An Earthly King of Israel Ascends Olivet 

While these many 'types' and shadows of the coming Messiah are seen in the Davidic Kingdom and David, there is one though which is often overlooked, and most blithely skip by it in the Second Book of Samuel:
 II Samuel 15:30 And David went up by the ascent of mount Olivet, and wept as he went up, and had his head covered, and he went barefoot: and all the people that was with him covered every man his head, and they went up, weeping as they went up.
  Note the beautiful parallels:

  1.  David 'ascends' Mount Olivet
  2.  David Weeps Ascending the Mount
  3.  David had his head covered
  4.  David went barefoot
  5.  The people who went with him, covered their head
  6.   weeping as they went
 
  Let's consider each of the above:

  1. David Ascends or goes up on the ascent of Mount Olivet: Mount Olivet figures prominently in the Scriptures: it is the place where the Olivet discourse will be given by Christ;  it is the place where Jesus does not ascend YET to the cross, but begins the ascent: in the garden of Gethsemane:

 Luke 22:39 And he came out, and went, as he was wont, to the mount of Olives; and his disciples also followed him.
40 And when he was at the place, he said unto them,Pray that ye enter not into temptation.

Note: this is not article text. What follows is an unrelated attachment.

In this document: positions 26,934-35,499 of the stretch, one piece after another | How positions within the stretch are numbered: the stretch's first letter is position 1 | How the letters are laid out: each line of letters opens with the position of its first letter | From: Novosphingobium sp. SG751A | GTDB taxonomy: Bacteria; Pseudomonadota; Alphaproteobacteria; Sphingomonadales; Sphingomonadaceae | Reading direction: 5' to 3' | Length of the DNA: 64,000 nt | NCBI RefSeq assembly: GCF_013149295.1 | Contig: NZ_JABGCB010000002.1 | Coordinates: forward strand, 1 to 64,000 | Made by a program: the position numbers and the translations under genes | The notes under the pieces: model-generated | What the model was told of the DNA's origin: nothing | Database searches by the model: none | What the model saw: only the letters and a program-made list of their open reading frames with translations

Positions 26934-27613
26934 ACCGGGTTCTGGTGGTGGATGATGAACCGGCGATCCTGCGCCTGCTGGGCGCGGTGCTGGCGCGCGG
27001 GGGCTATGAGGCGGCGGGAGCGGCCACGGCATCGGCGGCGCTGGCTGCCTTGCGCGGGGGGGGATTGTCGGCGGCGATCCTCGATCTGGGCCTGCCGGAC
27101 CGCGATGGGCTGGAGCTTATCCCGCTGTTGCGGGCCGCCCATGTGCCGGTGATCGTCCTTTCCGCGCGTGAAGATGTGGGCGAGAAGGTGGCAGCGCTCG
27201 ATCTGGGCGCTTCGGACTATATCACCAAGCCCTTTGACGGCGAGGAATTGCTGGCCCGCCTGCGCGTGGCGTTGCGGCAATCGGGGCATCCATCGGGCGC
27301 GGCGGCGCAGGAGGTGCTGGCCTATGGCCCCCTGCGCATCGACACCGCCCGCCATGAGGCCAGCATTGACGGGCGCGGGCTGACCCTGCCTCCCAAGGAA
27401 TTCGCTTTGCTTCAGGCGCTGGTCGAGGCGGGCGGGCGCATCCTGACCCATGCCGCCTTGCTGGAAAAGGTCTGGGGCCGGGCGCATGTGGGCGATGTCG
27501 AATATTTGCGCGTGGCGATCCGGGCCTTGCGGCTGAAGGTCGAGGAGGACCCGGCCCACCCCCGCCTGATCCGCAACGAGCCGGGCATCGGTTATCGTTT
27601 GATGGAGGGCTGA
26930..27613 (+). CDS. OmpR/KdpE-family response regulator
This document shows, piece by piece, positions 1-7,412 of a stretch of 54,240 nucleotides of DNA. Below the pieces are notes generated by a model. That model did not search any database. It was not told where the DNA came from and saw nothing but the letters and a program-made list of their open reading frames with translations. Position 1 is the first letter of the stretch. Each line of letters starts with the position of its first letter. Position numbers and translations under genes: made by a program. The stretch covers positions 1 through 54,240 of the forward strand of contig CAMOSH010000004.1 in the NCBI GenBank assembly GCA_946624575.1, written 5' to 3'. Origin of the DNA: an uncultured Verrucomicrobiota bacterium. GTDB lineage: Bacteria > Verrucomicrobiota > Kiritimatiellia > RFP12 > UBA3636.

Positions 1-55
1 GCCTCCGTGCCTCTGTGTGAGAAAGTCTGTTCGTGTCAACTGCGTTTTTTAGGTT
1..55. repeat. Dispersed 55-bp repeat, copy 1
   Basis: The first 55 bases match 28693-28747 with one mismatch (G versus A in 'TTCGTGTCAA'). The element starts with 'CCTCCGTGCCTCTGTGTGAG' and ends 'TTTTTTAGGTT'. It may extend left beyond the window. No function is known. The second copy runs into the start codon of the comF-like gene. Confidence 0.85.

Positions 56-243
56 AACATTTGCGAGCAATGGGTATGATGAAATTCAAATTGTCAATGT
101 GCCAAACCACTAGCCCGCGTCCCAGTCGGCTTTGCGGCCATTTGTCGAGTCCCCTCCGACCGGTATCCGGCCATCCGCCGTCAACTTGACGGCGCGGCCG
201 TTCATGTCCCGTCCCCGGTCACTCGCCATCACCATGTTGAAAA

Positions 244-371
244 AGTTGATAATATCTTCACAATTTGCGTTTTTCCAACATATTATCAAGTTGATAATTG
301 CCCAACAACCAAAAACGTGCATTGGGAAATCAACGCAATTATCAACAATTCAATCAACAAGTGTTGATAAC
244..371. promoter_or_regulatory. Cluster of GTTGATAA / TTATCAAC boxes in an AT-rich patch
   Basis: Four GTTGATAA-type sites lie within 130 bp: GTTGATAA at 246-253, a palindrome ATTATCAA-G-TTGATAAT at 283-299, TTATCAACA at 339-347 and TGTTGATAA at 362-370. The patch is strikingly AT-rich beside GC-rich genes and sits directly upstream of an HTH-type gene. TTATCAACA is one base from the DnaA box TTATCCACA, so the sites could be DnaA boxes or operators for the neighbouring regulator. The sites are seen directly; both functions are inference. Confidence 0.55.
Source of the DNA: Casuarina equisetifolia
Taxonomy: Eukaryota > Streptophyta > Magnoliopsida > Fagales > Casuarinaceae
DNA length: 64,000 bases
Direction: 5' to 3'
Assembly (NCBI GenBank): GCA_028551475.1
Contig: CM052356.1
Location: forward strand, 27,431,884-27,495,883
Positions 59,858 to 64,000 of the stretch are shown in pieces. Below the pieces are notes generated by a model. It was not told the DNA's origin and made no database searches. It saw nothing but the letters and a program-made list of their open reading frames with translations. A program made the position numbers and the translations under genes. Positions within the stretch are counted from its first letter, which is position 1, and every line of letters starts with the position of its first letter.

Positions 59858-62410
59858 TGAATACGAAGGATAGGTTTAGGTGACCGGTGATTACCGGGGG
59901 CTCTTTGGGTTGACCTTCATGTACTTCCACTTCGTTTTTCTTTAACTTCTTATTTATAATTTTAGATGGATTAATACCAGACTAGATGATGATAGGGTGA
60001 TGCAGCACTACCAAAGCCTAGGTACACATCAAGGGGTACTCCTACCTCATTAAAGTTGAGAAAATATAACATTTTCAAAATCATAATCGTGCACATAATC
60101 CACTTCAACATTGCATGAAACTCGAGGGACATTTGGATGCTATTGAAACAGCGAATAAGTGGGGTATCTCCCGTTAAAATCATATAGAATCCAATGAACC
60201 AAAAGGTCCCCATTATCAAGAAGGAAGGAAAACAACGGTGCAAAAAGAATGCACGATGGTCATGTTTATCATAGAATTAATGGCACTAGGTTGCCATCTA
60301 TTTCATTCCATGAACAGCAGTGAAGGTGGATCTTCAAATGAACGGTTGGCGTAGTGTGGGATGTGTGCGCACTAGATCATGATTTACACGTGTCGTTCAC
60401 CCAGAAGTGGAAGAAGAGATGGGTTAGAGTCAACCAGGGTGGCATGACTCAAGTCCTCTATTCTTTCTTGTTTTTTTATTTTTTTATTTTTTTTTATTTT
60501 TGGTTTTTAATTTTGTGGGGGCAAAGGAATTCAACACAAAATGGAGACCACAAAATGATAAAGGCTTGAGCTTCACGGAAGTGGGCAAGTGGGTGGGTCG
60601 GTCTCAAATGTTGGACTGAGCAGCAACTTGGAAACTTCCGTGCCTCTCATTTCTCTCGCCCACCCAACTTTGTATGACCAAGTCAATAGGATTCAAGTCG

41 And he was withdrawn from them about a stone's cast, and kneeled down*, and prayed,
42 Saying,Father, if thou be willing, remove this cup from me: nevertheless not my will, but thine, be done. 


Gethsemane comes from a Chaldee origin of two words, 'Gath' and 'Shemen', together :"oil-press".  This is the place where both David and Jesus, anointed for a purpose are put to the test, where both accept God's will, though it be with more than a modicum of 'angst'. More than that: they both cross over the brook Kidron (cedron) to get there, both to regroup to do battle, though of a differing nature, both distraught over the transpiring events.
2.  David Weeps at the ascent of Mount Olivet: So does Jesus:
[Luk 22:44 KJV] 44 And being in an agony he prayed more earnestly: and his sweat was as it were great drops of blood falling down to the ground.